3. J. C. Akers and D. S. Bernstein, “Measurement Noise Error Bounds for the Eigensystem Realization Algorithm,” Proc. Amer. Contr. Conf., pp. 2566-2570, Seattle, WA, June 1995. 4. J. C. Akers and D. S. Bernstein, “An Adaptive Toeplitz/ERA Identification Algorithm,” Proc. 37th Structures, Structural Dynamics, and Materials Conference, pp. 1024-1034, Salt Lake City, UT, April 1996. 5. J . C. Akers and D. S. Bernstein, “Time-Domain Identification Using ARMARKOV/Toeplitz Models,” Amer. Contr. Conf., Albuquerque, NM, June 1997. 6. J. C. Akers and D. S . Bernstein, “ARMARKOV Least Squares Identification,” Amer. Contr. Conf., Albuquerque, N M , June 1997. 7. W. M. Haddad and D. S. Bernstein, “ParameterDependent Lyapunov Functions and the Popov Criterion in Robust Analysis and Synthesis,” IEEE Trans. Autom. Contr., vol. 40, pp. 536-543, 1995. 8. A. G. Sparks and D. S. Bernstein, “Real Structured Singular Value Synthesis Using the Scaled Popov Criterion,” AIAA J . Guid. Contr. Dyn., Vol. 18, pp. 1244-1252, 1995. 9. Y. Ge, L. T. Watson, E. G. Collins, Jr., and D. S. Bernstein, “Probability-One Homotopy Algorithms for Full and Reduced Order H 2 / H m Controller Synthesis,” Optimal Contr. Appl. Meth., Vol. 17, pp. 187-208, 1996. 10. F. Tyan and D. S. Bernstein, “Shifted Quadratic Guaranteed Cost Bounds for Robust Stability and Performance,” Proc. 13th IFA C World Congress, Vol. G: Education, Robust Control I, pp. 285-290, San Francisco, CA, July 1996.
11. R. S. Erwin, A. G. Sparks, and D. S. Bernstein, “Decentralized Real Structured Singular Value Synthesis,” Proc. 13th IFAC World Congress, Vol. C: Control Design I, pp. 79-84, San Francisco, CA, July 1996. 12. W. M. Haddad, V . 3 . Chellaboina, and D. S. Bernstein, “An Implicit Small Gain Condition and an Upper Bound for the Real Structured Singular Value,” Sys. Contr. Lett., Vol. 29, pp. 197-205, 1997. 13. J. Hong and D. S. Bernstein, “Bode Integral Constraints and Spillover in Active Noise and Vibration Control,” Conf. Contr. A p p l . , pp. 928-933, Dearborn, MI, September 1996. 14. C.-J. Wan, D. S. Bernstein, and V. T. Coppola, “Global Stabilization of the Oscillating Eccentric Rotor,” Nonlinear Dynamics, Vol. 10, pp. 49-62, 1996. 15. R. T. Bupp and D. S. Bernstein, “A Benchmark Problem for Nonlinear Control Design: Problem Statement, Experimental Testbed, and Passive Nonlinear Compensation,” Proc. Amer. Contr. Conf,, pp. 4363-4367, Seattle, WA, June 1995. 16. R. T. Bupp, and D. S . Bernstein, “Experimental Comparison of Passive Nonlinear Controllers for the RTAC Testbed,” Conf. Contr. Appl., pp. 279-284, Dearborn, MI, September 1996. 17. R. T. Bupp, D. S. Bernstein, V . 3 . Chellaboina, and W. M. Haddad, “Finite-Time Stabilization of the Double Integrator Using a Virtual Trap-Door Absorber,” Conf. Contr. Appl., pp. 179-184, Dearborn, MI, September 1996. 18. R. 7‘. Bupp, D. S. Bernstein, V.-S. Chellaboina, and W. M. Haddad, “Resetting Virtual Absorbers for Control,” Amer. Contr. Conf., Albuquerque, NM, June 1997. 19. C.-J. Wan, V. T. Coppola, and D. S. Bernstein, “Global Asymptotic Stabilization of the Spinning Top,” Optimal Contr. Appl. Meth., Vol. 16, pp. 189-215, 1995. 20. C.-J. Wan, P. Tsiotras, V. T . Coppola, and D. S. Bernstein, “Global Stabilization of the Spinning Top Using Stereographic Projection,’’ Dynamzcs and Control, 1997. 21. K.-Y. Lum, D. S . Bernstein, and V. T . Coppola “Global Stabilization of the Spinning Top with Mass Imbalance,” Dynamzcs and Stabzlzty of Systems, Vol. 10, pp. 339-365, 1995. 22. K.-Y. Lum, S. P. Bhat, V. T. Coppola, and D. S. Bernstein, “Adaptive Virtual Autobalancing for a Magnetic Rotor with Unknown Dynamic Imbalance,” Proc. IEEE Conf. Dec. Contr., pp. 2159-2164, New Orleans, LA, December 1995. 23. K.-Y. Lum, V. T. Coppola, and D. S. Bernstein, “Adaptive Autocentering Control for an Active Magnetic Bearing Supporting a Rotor with Unknown Mass Imbalance,” IEEE Trans. Contr. Sys. Tech., Vol. 4, pp. 587-597, 1996. 24. J. Ahmed, V. T. Coppola, and D. S. Bernstein, “Global Asymptotic Tracking of Spacecraft Attitude Motion with Unknown Inertia,” A I A A Guzcl. Nav. Contr. Conf., New Orleans, LA, August 1997. 25. R. Venugopal and D. S. Bernstein, “Adaptive Disturbance Rejection Using ARMARKOV/Toeplitz Models,’’ Amer. Contr. Conf., Albuquerque, NM, June 1997.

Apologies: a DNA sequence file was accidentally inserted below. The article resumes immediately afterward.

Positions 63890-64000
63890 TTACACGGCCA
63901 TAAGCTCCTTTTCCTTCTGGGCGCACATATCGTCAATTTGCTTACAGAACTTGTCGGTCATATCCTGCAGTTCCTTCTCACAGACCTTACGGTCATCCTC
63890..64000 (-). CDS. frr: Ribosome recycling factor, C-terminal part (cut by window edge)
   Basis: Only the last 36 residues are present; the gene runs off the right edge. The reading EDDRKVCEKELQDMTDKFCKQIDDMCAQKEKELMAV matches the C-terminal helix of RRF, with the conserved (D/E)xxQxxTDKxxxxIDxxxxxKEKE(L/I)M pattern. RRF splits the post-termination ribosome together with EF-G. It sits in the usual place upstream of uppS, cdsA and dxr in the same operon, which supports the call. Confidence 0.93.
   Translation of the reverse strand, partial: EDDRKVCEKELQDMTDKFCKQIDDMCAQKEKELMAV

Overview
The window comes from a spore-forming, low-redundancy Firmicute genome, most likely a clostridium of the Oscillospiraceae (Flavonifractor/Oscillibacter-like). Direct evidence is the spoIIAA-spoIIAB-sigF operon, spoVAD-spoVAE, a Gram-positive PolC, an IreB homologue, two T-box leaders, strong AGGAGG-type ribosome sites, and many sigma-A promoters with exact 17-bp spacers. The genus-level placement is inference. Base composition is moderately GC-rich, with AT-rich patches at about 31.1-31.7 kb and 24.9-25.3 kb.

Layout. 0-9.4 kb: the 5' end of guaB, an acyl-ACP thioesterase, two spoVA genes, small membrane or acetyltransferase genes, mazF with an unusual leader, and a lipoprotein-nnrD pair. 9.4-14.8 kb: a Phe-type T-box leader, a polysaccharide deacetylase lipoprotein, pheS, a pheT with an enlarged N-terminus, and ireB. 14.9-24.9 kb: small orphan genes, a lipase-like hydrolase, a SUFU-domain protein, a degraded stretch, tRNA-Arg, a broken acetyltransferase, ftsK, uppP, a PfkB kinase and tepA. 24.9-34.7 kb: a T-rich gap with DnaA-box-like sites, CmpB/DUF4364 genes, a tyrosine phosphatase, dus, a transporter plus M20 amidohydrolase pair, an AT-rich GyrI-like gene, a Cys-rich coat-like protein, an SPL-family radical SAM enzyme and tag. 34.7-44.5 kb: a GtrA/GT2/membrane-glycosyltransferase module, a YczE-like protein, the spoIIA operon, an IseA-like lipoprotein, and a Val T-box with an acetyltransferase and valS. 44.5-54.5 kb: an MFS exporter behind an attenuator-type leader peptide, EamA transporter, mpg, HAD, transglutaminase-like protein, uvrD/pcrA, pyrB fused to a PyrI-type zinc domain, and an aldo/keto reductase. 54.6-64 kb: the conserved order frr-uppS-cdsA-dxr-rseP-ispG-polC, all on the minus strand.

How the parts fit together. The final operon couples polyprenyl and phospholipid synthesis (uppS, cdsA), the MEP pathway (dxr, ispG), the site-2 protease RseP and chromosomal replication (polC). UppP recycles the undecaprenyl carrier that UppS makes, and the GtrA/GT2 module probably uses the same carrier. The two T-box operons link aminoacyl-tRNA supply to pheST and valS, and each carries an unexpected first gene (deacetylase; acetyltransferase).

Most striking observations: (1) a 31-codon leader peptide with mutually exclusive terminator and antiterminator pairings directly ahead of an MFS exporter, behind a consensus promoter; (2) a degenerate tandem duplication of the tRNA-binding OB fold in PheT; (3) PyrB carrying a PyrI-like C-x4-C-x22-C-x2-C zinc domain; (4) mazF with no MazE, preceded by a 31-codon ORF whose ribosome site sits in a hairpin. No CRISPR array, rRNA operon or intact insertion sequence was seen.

This action might not be possible to undo. Are you sure you want to continue?
We've moved you to where you read on your other device.
Get the full title to continue reading from where you left off, or restart the preview.